The Political Debate on the Economy
I sometimes struggle to make sense of much of the political debate around the economy – ahead of the 2010 election much of the ‘economic debate’ was in reality a debate about the deficit and what combination of cuts and tax rises would be required to close it over what time period.
This all spectacularly missed the point. The deficit was a symptom of wider economic problems not their cause – the real question should have been, why did we end with such a large deficit in the first place and what can be done to address that?
As the IMF has very clear shown, the UK deficit originated not from excessive public spending but from a collapse in tax revenues. And the reason the drop in taxation was so acute, was that it had become reliant on frothy asset markets and too few sectors.
But anyone following much of the political commentary in this country would have entirely missed this.
For much of the period since the election the debate has seemingly been characterised as ‘growth vs the deficit’. Whilst this debate represents a set forward from the ‘what cuts/tax rises would you do’ distraction, it has again managed to miss the key issues.
In reality the UK faces three key problems – a problem of jobs and their quality, a problem of wages and a lack of investment.
Much of the macroeconomic analysis of the UK over the past year has basically come down to a debate as to whether the UK faces a demand problem or a supply problem. As far as I can see it faces both.
The demand problem has been somewhat alleviated over the past year through a decline in the household savings ratio and a rise in house prices. We still face a large output gap and much more could be done on this front. Equally there are big question marks over how sustainable this kind of demand boost actually will prove to be.
There is still a strong case for capital spending intensive, borrowing funded stimulus which would not only boost growth in the short run but could easily lead to lower debt/GDP ratio in the medium run.
The recent pick-up in growth cannot be seen as a confirmation that the government were right all along. They aimed for a rebalanced, steady and smooth recovery. Instead we had the best part of three years of economic stagnation followed by a recovery which is just as unbalanced as the growth we experienced pre-crash.
Our economy has serious problems – it is too dependent on consumer spending that is often debt funded, investment is too low, growth is too concentrated in too small an area and in too few sectors, the rewards from growth have increasingly been captured by those at the top, decision making is too short term and for too long the state has been left to pick up the pieces and paper over the cracks.
The symptoms of these problems can be found in the current squeeze on living standards. Growth and living standards appear to have disconnected with the macroeconomy picking up but real household disposable income per head continuing to fall or flat line.
So where does this all leave policymakers?
The Government currently have no real answer to the living standards squeeze. In effect they are still papering over the cracks rather than tackling the problem, but whereas the last government tried this through targeted tax credits they simply cut or freeze a few token taxes (whilst also undoing much of this by raising VAT).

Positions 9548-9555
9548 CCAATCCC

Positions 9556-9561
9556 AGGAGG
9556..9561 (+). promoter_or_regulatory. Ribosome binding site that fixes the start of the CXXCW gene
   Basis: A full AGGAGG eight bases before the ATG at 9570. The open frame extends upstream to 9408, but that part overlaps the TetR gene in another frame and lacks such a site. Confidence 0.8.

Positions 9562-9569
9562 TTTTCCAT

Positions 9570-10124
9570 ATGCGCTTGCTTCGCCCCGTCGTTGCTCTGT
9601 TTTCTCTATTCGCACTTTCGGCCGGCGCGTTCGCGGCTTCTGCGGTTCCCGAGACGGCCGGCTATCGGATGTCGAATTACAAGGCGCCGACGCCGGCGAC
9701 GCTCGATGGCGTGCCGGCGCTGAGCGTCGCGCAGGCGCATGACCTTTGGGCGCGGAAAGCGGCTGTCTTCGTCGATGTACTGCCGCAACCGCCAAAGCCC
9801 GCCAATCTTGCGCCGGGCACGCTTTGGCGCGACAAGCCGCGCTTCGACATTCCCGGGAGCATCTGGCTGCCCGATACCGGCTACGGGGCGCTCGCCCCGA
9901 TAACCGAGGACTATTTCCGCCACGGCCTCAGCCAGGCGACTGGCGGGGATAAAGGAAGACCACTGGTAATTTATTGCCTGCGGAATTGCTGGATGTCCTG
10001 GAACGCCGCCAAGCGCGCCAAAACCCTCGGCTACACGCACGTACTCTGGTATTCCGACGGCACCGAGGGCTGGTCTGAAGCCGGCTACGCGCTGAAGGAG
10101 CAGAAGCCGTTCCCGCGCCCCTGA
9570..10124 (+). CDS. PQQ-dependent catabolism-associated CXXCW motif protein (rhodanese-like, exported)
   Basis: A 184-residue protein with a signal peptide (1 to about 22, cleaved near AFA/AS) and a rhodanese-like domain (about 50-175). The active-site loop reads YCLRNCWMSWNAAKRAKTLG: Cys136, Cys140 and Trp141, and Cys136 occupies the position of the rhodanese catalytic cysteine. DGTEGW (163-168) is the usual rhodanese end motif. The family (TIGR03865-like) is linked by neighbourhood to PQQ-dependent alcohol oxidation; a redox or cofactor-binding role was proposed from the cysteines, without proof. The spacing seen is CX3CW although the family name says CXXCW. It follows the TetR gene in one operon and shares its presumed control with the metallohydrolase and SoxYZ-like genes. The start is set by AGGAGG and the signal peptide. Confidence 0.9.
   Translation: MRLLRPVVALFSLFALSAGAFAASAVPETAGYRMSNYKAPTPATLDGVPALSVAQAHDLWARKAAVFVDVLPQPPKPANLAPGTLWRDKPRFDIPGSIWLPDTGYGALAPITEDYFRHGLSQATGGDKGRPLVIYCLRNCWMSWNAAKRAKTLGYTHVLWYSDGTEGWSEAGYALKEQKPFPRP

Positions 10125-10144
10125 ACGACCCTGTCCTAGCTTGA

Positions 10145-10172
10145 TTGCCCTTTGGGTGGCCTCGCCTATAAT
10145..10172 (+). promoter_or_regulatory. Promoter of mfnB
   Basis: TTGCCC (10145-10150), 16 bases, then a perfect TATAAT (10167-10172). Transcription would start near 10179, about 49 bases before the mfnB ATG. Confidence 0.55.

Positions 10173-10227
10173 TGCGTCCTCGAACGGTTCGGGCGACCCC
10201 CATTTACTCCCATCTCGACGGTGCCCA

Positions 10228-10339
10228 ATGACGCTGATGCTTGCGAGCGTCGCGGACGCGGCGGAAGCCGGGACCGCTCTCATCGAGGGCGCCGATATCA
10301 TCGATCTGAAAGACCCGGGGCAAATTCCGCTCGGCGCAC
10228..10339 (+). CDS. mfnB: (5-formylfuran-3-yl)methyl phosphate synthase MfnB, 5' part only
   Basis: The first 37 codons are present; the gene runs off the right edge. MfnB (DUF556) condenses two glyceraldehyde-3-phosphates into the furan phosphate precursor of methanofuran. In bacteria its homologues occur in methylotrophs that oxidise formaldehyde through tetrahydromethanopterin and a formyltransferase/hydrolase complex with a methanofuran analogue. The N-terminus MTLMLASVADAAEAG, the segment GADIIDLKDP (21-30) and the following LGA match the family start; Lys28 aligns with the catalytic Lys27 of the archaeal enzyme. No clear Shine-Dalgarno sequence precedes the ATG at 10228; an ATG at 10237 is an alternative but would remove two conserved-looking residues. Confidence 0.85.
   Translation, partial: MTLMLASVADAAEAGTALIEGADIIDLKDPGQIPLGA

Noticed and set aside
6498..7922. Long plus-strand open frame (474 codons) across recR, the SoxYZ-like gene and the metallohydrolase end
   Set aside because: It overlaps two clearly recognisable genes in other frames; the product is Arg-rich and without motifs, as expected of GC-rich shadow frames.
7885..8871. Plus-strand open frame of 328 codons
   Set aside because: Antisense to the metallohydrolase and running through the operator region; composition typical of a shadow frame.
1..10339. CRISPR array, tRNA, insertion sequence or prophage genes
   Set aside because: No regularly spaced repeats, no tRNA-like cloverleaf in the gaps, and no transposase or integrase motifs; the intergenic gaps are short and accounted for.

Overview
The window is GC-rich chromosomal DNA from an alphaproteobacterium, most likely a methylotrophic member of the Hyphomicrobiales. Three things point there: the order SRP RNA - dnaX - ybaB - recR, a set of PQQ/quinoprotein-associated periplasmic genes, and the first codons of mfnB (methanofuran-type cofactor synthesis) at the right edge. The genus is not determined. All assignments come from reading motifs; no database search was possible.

By contrast the opposition at least seem to understand that we face bigger problems than simply boosting growth or reducing the deficit.
Whether one calls it ‘responsible capitalism’, ‘predistribution’, ‘economic reform’ or ‘rebalancing’, they are outlining an agenda that is about fundamentally shifting our national business model towards a higher waged, higher skilled, higher productivity path.
This is an ambitious agenda but perhaps a much harder to explain one.
The tools used – whether through spreading the living wage, reforming training, reforming banking, industrial policy, changes to corporate governance arrangements, better use if public procurement or rebuilding some sector machinery – are more about building institutions than direct intervention. You don’t reverse 30 year trends in one parliament nor can you fundamentally alter how an economy works in one Budget.
Some people seem not to grasp this.
In February this year, Ed Miliband made one of the most thoughtful speeches on the economy I have heard from any major politician. At its core was an argument about changing the way our economy works but what grabbed people’s attention was some fiscal tinkering around the 10p tax rate.
We seem so used to politicians, of all parties, simply papering over the cracks that when one argues we need much bigger reforms then most of us just ignore that.
For what it’s worth I think the economic reform agenda represents the surest, most sustainable way to generate steady growth, to protect and increase living standards and ultimately to deal with the deficit.
The big idea here is the direction of travel and the ambition not the individual policies. Each alone (whether extending training levies across sectors that want them, setting up a proper well capitalised SME and infrastructure bank, extending the living wage, changing corporate governance as outlined in the Cox Review, establishing regional banks, etc, etc) might not sound like much, but this a case of the total being more than the sum of its parts.
Take as an example the UK’s low level of investment. Setting up a British Investment Bank would help, setting up regional banks would also help, as would corporate governance reform to encourage more long-termism. There is a role for the government to directly fund more capital spending. Each of these by itself is a small step in the right direction, taken together they are a serious plan to increase investment levels.
Too many people seem to be focussing on the trees and completely missing the woods.